In Berlin, I learnt that time spent by myself – in silence, nature and adventuring – is the most self-loving, scary and productive gift I can give myself. I learnt that I am infinitely creative – I love drawing, dancing, singing, photography – and I enjoy exploring that. I also learnt that I am, above all, committed to the art of writing. Writing is where I can truly realise my potential. Writing is where I belong.
Two years ago, I followed The Artist’s Way by Julia Cameron and started writing every morning for half an hour. This stream of consciousness helps me vent and gain perspective for the day. I also learnt the self-love that comes from taking myself on a date once a week. These two tools finally allowed me to start writing on a regular basis, for the first time in my life. It also led me to create a successful blog, zine and write controversial articles for online magazines. Heck, I even wrote some poetry!
Now, living in Toronto, I am once again resisting the revelations (revolution!) that come from using these self-love skills. I use dating and unemployment as an excuse for spending my days freaking out over nothing in particular, rather than engaging in the daily drudge and acute concentration that would actually lead me somewhere – to write, send articles out, submit job applications.
I am wary of making commitments to stop or start doing something forever. If I promise myself I will never binge eat again, the next time I do, I’ll just beat myself up even more. I really don’t need any more self-loathing in my life. So, for now, I’m not going to say I’m going to write my morning pages every day and do my artist’s date once a week. I’m not going to say I’m going to work on my creative writing for 2 hours every morning, or post on this blog once a week. Because I know that if I don’t keep that promise to myself, I’ll end up hating and blocking myself even more. Sometimes self-care is just letting myself be.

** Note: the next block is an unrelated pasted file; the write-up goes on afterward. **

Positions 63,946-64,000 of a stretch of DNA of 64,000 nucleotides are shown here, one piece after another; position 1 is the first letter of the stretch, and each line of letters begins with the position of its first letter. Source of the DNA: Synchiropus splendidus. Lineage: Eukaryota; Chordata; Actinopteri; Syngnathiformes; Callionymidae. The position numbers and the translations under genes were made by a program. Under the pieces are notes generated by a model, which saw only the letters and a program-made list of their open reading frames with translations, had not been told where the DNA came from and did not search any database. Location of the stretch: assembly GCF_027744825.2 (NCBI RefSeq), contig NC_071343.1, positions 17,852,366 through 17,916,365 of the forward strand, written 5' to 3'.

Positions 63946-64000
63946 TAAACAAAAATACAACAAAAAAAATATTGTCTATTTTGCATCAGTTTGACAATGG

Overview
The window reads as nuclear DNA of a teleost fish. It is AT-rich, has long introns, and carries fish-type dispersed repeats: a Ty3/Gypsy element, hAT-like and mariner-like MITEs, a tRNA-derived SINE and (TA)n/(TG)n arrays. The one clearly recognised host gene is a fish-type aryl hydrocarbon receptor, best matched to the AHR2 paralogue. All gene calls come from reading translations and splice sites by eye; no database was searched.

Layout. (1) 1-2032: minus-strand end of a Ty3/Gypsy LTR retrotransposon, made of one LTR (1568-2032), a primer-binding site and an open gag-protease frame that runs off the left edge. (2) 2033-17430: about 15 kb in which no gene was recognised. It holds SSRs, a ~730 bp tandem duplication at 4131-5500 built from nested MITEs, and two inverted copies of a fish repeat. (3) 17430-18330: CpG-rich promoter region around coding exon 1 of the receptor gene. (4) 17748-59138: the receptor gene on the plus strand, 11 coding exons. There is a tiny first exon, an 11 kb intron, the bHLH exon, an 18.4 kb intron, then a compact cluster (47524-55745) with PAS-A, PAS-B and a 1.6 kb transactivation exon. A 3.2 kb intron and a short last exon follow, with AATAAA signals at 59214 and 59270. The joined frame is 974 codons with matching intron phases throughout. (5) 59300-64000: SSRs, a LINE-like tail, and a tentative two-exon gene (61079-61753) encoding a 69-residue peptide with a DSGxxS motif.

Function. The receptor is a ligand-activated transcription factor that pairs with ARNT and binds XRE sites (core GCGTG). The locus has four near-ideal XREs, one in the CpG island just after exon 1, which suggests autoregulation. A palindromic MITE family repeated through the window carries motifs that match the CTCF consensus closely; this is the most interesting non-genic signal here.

A good friend once said to me she had stopped promising herself she would never self-harm again. Because then, when she did self-harm, the compounded disappointment and guilt made her feel even worse about herself. Every night, when I go to sleep, I don’t say I will always be OK. I say, right now, in this moment, I am breathing, I am alive and I am OK.
This Saturday is Queer Zine Fest London, the best place to get queer zines in, like, London (and the UK). So attention all you UK fans, not only is this your opportunity to check out some hot people and eat something vegan, it’s also a way to get your mitts on the new pink edition of Dressed Like That, my community zine. My wonderful friend ‘riotmade with love’ with be hawking copies at their stall, so make sure you get there early to get yours.
Queer Zine Fest London 2012
Saturday 8th December
OK, so it’s not Thursday, it’s Friday. But you know what? It’s 5 hours behind Europe in Canada. And it’s been Daylight Savings Time, which is totally an excuse. Anyway, it’s my blog, so quit your complaining! Here’s another review, this time of a beautiful new ebook. Do read on:
Discordia is a direct challenge to the British media’s conservative coverage of anti-austerity protests in Greece. Political commentator Laurie Penny and illustrator Molly Crabapple take us to the streets of Athens and show how the Greek people are affected by the cuts largely condoned by Britain.
In Spring 2012, British commentator Laurie Penny and New York artist Molly Crabapple set off on a 6-day journey of journalistic discovery. Their mission: to discover what the hell is happening in Athens and to experience the anti-austerity activism first-hand. What came out of that adventure is Discordia, an ebook that mixes personal experience with astute political commentary. The stories of Athens’ locals emerge alongside Penny’s convincing characterisation of a depressed Britain. The crisis of one nation reveals the hidden attitudes of another. All of this is washed over with Crabapple’s gothic sketches depicting the harrowing and uplifting beauty of Greece in crisis. Discordia tells a distressing tale that is also an energizing call to action.